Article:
The final option is to have real prototypes manufactured. This is where the CAD software becomes a necessity. If you’ve already done a layout for your hand-wired prototype, most of the work is already done (sans routing). Some engineers will hand-wire a project first to test its performance. Others will go straight to manufactured prototypes. Many prototype PCB manufacturers offer a bare-bones special—without any solder masking or silkscreen—that can save you a few dollars. However, prices have become pretty competitive. (You can get a few copies of your design manufactured for around $100.)

There are two alternatives to having a PCB house manufacture your PCBs: do-it-yourself (DIY) and routing. If you choose DIY approach, you’ll have to work with ferric chloride (or another acid) to remove unwanted copper (see Photo 5). You’ll be able to produce some PCBs quickly, but it will likely be messy (and dangerous).Prototype p5-6

Routing involves using an x-y-z table to route between copper traces to isolate them from one another (see Photo 6). You’ll need access to an x-y-z table, which can be expensive.—CC25, Jeff Bachiochi, “Electrical Engineering: Tricks and Tools for Project Success,” 2013.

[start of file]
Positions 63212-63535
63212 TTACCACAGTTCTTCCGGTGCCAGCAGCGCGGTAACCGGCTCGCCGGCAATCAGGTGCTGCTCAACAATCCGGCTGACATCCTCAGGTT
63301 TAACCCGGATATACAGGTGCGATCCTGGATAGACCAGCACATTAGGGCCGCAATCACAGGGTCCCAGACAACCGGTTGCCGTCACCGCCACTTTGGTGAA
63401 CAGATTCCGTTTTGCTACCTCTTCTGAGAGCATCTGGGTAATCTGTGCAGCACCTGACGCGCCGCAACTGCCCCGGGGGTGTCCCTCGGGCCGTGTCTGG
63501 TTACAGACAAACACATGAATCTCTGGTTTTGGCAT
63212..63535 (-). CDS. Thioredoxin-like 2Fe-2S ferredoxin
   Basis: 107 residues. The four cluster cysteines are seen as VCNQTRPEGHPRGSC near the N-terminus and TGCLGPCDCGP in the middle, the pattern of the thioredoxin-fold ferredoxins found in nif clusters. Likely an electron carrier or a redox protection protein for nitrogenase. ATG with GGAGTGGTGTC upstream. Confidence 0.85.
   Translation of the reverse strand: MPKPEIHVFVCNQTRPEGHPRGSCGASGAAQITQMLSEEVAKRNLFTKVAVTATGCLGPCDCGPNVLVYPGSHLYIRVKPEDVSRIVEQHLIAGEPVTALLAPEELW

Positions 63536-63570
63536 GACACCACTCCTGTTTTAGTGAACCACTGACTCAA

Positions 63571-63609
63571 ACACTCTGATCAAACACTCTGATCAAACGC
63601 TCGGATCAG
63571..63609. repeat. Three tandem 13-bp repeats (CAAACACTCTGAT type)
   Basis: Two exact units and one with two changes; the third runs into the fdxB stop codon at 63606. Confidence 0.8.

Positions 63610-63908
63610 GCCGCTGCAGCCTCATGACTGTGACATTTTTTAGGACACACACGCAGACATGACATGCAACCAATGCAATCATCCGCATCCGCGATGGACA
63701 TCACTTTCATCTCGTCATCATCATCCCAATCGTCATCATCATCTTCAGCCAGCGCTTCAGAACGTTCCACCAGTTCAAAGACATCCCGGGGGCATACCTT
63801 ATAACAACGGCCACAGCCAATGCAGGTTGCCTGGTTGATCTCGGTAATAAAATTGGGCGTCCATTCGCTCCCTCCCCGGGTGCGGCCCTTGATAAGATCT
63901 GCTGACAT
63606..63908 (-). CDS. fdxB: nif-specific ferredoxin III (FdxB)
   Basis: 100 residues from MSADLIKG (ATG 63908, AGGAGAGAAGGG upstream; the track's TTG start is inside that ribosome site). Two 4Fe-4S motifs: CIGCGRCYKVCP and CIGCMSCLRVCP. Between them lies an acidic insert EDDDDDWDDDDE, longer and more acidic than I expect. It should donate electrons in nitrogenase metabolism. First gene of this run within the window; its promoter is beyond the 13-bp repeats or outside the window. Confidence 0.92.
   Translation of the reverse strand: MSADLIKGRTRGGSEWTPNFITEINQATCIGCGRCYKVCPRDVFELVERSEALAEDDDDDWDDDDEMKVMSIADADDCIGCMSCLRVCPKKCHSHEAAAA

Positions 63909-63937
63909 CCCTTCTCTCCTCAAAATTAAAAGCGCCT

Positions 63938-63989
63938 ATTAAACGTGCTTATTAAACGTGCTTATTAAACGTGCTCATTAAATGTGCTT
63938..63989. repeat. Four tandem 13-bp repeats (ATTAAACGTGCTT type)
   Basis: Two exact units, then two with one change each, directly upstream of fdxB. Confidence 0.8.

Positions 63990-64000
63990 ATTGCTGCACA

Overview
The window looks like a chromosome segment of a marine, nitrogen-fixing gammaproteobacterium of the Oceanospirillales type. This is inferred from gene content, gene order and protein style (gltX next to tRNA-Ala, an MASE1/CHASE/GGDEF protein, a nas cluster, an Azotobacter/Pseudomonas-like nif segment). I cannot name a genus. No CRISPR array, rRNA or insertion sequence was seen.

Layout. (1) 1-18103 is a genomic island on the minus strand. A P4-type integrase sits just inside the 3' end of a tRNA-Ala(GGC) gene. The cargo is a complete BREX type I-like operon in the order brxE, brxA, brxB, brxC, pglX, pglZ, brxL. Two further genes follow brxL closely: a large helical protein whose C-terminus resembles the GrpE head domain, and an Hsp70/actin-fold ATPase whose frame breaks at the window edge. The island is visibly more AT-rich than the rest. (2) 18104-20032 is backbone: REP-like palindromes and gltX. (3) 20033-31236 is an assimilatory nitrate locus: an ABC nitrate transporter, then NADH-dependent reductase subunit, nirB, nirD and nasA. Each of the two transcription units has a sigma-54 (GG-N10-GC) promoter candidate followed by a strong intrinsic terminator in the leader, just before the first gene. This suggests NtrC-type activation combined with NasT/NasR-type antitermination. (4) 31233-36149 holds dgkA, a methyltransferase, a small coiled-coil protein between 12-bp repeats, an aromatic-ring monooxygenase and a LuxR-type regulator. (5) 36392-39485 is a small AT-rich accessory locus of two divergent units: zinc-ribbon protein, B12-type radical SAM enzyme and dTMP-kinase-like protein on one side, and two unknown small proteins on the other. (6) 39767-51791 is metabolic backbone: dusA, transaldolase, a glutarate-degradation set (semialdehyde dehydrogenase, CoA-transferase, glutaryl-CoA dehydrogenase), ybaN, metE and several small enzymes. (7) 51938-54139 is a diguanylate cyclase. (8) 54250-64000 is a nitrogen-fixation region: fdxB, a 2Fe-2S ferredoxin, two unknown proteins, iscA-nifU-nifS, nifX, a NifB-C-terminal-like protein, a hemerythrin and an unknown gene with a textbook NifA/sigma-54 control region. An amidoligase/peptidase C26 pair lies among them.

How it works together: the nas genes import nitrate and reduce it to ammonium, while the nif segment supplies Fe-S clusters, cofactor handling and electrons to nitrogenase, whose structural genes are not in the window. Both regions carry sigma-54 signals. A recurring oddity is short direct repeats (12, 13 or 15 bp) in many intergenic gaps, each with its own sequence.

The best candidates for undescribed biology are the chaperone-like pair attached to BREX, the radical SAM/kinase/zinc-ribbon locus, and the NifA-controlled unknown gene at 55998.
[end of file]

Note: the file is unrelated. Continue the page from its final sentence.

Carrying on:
This piece originally appeared in CC25 2013

Engineer Survey: Skills, Topics, & Preferences

The electrical engineers, academics, and students who read Circuit Cellar hail from a wide range locations across the globe, such as the US, Brazil, India, The Netherlands, Germany, the UK, and Japan. Despite having different languages and cultures, the readers share a common dedication to and passion for electrical engineering.

This is a portion of our survey results. Link to the full set of results below.

In late 2012, we surveyed a random sample of more than 1,000 members of our community on their technical interests and preferences. We asked questions such as the following: How often do you solder? How many milliamps have you felt? Do you know more than three programming languages? Do you use FPGAs? Which companies make the best embedded products? And more!

Check out the results.

Read CC25 for more survey information, as well as interesting essays on the past, present, and future electrical engineering by engineers, business leaders, professors, and students.

Design a Low-Power System in 2013

A few months ago, we listed the top design projects from the Renesas RL78 Green Energy Challenge. Today, we’re excited to announce that Circuit Cellar‘s upcoming 25th anniversary issue will include a mini-challenge featuring the RL78. In the issue, you’ll learn about a new opportunity to register for an RL78/G14 demonstration kit that you can use to build a low-power design.